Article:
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Breast Cancer FAQs

Want to learn more about breast cancer and spread the word about the importance of screenings? Find information and resources you need to raise awareness about breast cancer and prevent it.

FAQs: Learn About Breast Cancer

What are the symptoms of breast cancer?

  • A new lump or mass
  • Swelling of all or part of a breast (even if no distinct lump is felt)
  • Skin irritation or dimpling (sometimes looking like an orange peel)
  • Breast or nipple pain
  • Nipple retraction (turning inward)
  • Redness, scaliness, or thickening of the nipple or breast skin
  • Nipple discharge (other than breast milk)

Who is at risk for breast cancer?

In the U.S., women have a 1 in 8 chance of getting breast cancer. U.S. men have a 1 in 833 chance of getting breast cancer. The risk increases with age.

If I have no family history of breast cancer, does this mean there is no risk?

No. Ninety percent of people newly diagnosed with breast cancer have no family history. Many people think of breast cancer as an inherited disease. But only about 5-10% of breast cancers are believed to be hereditary, meaning they’re caused by abnormal changes (or mutations) in certain genes passed from parent to child.

Can hormone replacement therapy increase my risk of breast cancer?

Yes. Current or recent past users of hormone replacement therapy (HRT) have a higher risk of being diagnosed with breast cancer. Since 2002 when research linked HRT and risk, the number of women taking HRT has dropped dramatically.

Who is affected by breast cancer in Frederick County?

In Frederick County, from 2012-2016, there were 956 new cases of female breast cancer. For every 100,000 women, 132 female breast cancer cases were reported. Over those years, there were 151 women who died of female breast cancer. For every 100,000 women in Frederick County, 21 died of female breast cancer.

What is the best way to detect breast cancer?

A digital mammogram is the best way to detect breast cancer. A mammogram is an x-ray exam of the breast that detects abnormal calcifications and areas of abnormal masses and architectural distortion. We recommend women schedule their mammograms when their breasts are least tender.

MRIs are another option and are warranted in some cases. They do have a higher sensitivity in detecting breast cancer. However, the negative aspect of breast MRIs is the cost and a higher false-positive rate compared to mammography.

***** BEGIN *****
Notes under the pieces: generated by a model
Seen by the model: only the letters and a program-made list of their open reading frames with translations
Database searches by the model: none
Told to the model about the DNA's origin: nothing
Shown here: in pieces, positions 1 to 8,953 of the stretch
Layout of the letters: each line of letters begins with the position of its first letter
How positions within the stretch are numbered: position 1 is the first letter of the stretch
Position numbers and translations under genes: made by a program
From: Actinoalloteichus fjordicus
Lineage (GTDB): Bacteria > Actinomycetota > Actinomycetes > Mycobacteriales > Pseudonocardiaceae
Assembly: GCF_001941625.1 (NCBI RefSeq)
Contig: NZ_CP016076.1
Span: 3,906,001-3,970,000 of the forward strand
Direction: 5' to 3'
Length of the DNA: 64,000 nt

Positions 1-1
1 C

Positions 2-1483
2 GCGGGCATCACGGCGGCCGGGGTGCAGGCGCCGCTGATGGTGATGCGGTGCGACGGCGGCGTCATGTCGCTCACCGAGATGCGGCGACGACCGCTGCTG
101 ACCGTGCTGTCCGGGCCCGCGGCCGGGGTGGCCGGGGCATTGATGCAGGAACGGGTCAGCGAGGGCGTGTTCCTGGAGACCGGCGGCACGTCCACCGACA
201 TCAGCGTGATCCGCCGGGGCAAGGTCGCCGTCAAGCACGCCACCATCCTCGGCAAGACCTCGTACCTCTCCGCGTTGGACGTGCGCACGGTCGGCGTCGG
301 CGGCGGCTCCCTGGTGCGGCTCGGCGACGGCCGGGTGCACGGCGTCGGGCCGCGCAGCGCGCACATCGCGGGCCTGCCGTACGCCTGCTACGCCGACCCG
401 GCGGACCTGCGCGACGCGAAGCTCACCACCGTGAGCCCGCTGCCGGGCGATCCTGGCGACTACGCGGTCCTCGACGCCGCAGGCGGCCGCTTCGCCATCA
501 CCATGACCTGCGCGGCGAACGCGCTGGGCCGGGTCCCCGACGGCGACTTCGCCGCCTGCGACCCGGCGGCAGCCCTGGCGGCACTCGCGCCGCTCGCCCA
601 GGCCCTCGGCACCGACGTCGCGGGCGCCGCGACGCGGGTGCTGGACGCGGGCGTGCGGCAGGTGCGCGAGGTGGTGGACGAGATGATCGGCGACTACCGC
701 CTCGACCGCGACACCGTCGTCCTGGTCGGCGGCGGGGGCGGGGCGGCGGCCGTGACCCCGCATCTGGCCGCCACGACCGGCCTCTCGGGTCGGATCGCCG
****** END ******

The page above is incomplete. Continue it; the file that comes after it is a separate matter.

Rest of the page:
Will I receive my mammogram results the same day?

Yes. Frederick Health radiologists will review your prior images and give you the results of your mammogram before you leave.

Are mammograms painful?

No. An average mammogram image takes 7 seconds, and we use special pads to cushion the breast during the short time you are in compression. Some may experience slight discomfort, but not pain.

What is the recommended age that women receive a mammogram?

The American Cancer Society recommends that all women over the age of 40 receive a screening mammogram regardless of symptoms:

  • Women between the ages of 40 and 44 have the option to start screening with a mammogram every year.
  • Women 45 to 54 should get mammograms every year.
  • Women ages 55+ should get mammograms every 1-2 years
  • As we age, our risk increases. Don’t skip your mammogram!

Is it true that women over the age of 70 do not need to schedule a mammogram?

No. The American Cancer Society has no “cut-off” age.

Women should continue having annual mammograms until their life expectancy is less than 10 years. The decision to order screening mammograms is based on the discretion of the ordering healthcare provider. Monthly breast self-exams and annual physical exams by a doctor are essential parts of an overall breast cancer screening strategy.

Get the Word Out

Anyone can raise awareness about breast cancer. Get involved and help us spread the word. Here are a few ideas:

  • Share this information on your social media outlets and other networks.
  • Host an event in our community and share local health resources.
  • Start a conversation about breast cancer—with your friends, family, and doctor.
  • Encourage the women in your life to talk to their doctors about mammograms.
  • Donate to the Hurwitz Breast Cancer Fund to help save lives in Frederick County. Every dollar donated is used for direct patient benefit.


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